If head (H) appears on the coin, it is an event. If tail (T) appears on the coin, it is another event. Both events cannot occur simultaneously.

In a toss of two coins, the sample space

S= {HH, HT, TH, TT}

 Event Corresponding subset Two heads {HH} Two tails {TT} One head {HT, TH} At least one tail {HT, TH, TT}

All elements of the above events are the elements of the sample space S.

## Types Of Events

1. Simple event: If there is only one sample element in an event, then it is called a simple elementary event, e.g., in a throw of a dice, the sample space

S = {1, 2, 3, 4, 5, 6}

There are 6 elementary events corresponding to this sample space:

E₁ = {1}, E₂ = {2}, E₃ = {3}, E₄ = {4}, E₅ = {5}, E₆ = {6}

1. Equally likely events: If the possibility of happening of an event cannot be associated with the possibility of another event, then these events are called equally likely events.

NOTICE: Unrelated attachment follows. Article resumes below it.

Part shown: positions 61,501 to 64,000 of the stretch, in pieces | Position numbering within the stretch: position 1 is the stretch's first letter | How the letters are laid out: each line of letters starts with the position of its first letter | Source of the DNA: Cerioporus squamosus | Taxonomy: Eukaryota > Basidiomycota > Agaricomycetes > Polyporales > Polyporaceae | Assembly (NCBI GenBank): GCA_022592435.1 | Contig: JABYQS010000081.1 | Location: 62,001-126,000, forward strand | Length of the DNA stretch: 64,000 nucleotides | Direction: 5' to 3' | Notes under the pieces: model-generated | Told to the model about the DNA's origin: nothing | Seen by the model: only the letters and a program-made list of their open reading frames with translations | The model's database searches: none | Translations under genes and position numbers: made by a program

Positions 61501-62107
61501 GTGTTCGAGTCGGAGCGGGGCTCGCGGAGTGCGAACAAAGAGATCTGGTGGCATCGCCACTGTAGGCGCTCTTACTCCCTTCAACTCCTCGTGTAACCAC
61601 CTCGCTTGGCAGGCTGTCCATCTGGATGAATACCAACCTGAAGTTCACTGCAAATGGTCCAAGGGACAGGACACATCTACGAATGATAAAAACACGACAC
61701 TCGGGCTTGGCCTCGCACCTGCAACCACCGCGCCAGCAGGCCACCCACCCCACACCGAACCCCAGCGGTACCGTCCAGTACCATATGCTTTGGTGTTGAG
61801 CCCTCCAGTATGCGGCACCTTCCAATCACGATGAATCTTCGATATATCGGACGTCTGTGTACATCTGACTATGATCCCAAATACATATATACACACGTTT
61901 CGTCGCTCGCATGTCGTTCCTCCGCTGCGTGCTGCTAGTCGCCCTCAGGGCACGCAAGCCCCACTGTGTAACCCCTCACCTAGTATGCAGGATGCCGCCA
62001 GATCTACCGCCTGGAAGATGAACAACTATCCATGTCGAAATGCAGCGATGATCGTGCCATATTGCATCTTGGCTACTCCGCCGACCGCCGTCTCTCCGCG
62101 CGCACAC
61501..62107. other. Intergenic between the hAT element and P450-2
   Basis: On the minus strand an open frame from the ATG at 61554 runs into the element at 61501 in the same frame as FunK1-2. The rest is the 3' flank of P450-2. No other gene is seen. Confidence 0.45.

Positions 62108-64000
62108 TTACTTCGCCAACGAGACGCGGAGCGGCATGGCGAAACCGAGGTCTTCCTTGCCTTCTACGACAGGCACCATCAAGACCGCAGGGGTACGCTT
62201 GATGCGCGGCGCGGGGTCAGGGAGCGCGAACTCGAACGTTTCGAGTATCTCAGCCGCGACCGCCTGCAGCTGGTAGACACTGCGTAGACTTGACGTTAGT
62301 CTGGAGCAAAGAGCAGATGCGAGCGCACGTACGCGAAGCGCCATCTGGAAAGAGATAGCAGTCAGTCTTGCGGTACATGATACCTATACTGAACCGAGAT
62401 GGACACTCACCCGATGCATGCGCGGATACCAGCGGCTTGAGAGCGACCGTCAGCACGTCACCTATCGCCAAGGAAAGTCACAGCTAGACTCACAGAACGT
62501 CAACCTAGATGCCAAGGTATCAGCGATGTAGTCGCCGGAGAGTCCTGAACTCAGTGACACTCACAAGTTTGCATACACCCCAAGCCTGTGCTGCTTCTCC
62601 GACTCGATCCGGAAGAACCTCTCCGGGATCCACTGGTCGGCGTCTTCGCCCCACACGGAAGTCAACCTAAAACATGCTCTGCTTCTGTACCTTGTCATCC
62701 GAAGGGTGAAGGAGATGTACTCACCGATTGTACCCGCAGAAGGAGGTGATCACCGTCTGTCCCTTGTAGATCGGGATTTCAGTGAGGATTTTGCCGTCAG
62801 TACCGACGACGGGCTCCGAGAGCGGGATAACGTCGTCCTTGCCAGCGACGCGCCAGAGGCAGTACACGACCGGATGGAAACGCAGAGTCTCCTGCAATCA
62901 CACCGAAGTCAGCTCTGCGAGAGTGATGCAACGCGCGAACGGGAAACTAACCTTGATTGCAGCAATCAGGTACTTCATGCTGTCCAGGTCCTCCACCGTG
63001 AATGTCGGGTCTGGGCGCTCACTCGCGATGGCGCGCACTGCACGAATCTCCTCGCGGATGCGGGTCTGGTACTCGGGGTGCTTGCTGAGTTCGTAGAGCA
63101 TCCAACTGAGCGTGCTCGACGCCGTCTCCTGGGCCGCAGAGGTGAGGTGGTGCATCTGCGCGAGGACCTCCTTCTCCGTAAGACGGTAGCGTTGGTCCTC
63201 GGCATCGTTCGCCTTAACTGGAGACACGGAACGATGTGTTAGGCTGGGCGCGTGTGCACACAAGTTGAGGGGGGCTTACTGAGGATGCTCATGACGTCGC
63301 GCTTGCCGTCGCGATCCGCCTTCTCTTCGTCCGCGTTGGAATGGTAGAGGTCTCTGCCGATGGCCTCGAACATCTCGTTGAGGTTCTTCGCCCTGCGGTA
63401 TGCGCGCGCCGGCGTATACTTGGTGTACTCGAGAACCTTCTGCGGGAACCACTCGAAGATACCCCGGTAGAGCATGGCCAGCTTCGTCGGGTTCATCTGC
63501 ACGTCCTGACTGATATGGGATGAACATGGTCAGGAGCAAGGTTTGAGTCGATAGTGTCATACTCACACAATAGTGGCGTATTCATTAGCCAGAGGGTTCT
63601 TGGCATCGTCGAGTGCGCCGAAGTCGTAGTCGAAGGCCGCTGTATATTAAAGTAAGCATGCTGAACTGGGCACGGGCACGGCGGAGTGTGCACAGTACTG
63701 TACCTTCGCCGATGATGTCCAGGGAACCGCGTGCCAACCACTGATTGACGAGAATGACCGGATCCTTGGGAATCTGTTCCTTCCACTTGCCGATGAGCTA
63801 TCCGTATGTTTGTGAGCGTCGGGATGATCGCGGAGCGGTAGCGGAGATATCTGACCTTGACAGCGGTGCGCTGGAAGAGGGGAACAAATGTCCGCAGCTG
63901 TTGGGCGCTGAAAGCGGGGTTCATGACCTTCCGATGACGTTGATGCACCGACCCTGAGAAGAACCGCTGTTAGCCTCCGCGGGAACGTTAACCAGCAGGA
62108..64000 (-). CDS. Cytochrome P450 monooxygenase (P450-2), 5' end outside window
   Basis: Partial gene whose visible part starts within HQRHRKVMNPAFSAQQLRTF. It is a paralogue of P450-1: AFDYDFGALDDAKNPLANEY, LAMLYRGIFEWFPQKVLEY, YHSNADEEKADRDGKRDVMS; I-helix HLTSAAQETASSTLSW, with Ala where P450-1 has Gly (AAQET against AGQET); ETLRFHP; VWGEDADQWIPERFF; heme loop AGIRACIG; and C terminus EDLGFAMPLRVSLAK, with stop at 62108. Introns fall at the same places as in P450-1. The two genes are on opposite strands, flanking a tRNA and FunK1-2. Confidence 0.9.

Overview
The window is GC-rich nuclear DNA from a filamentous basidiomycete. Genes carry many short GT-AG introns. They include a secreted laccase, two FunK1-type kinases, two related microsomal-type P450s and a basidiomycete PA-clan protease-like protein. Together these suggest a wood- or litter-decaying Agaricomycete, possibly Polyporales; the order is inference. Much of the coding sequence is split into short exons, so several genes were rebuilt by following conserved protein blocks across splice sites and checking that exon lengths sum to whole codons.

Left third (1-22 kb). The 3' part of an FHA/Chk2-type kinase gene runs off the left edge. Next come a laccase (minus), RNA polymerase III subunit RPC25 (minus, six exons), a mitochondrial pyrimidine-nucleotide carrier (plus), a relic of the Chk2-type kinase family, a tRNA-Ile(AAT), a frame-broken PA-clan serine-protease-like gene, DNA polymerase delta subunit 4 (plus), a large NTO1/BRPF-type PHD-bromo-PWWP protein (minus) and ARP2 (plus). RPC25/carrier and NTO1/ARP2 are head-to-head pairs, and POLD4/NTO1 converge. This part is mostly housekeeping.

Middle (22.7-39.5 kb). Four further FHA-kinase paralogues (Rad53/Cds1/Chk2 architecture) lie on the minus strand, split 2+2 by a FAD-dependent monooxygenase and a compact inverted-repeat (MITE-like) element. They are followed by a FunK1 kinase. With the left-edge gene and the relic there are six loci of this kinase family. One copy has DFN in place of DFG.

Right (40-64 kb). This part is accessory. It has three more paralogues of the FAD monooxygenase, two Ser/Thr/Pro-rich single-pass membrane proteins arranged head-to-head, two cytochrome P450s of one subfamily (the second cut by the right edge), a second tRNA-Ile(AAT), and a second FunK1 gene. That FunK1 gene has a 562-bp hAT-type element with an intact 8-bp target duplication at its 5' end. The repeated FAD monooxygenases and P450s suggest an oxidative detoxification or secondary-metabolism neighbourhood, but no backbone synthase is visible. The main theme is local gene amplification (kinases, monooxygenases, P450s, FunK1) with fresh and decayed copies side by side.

In a toss of a coin, the occurrence of H or T is an equally likely event.

In a throw of a dice, the occurrence of 1, 2, 3, 4, 5, or 6 is equally likely events.

If the faces of dice are not the same, then the events, in this case, will not be equally likely.

1. Sure and impossible events: We know that Φ⊆ S, so the empty set represents an event. This event is called an impossible event.

Similarly S ⊆ S, so it is called a sure event.

4. Complementary events: For each event, A there exists another event A’ which is called the complementary event of A.

In set notation A’ = S - A

In a single throw of a dice,

S= {1, 2, 3, 4, 5, 6}

If A {1, 2}, then A’ = {3, 4, 5, 6 } is the complementary event of A.

## Probability

If m be the number of ways of happening an event and n be the number of ways in which events are not happening and each sample point is equally likely, then

Probability of happening of the event;

P(E)=No. of favourable outcomes of the events/Total number of outcomes

=m/(m+n)

And the probability of not happening event:

P(E')=No. of unfavourable outcomes of the event/ number of outcomes

=n/(m+n)

P(E)+P(E')= 1

P(E')=1-P(E)

Therefore, the sum of the probabilities of happening an event and not happening an event is always one.

Probability of not happening the event = 1 - Probability of happening the event.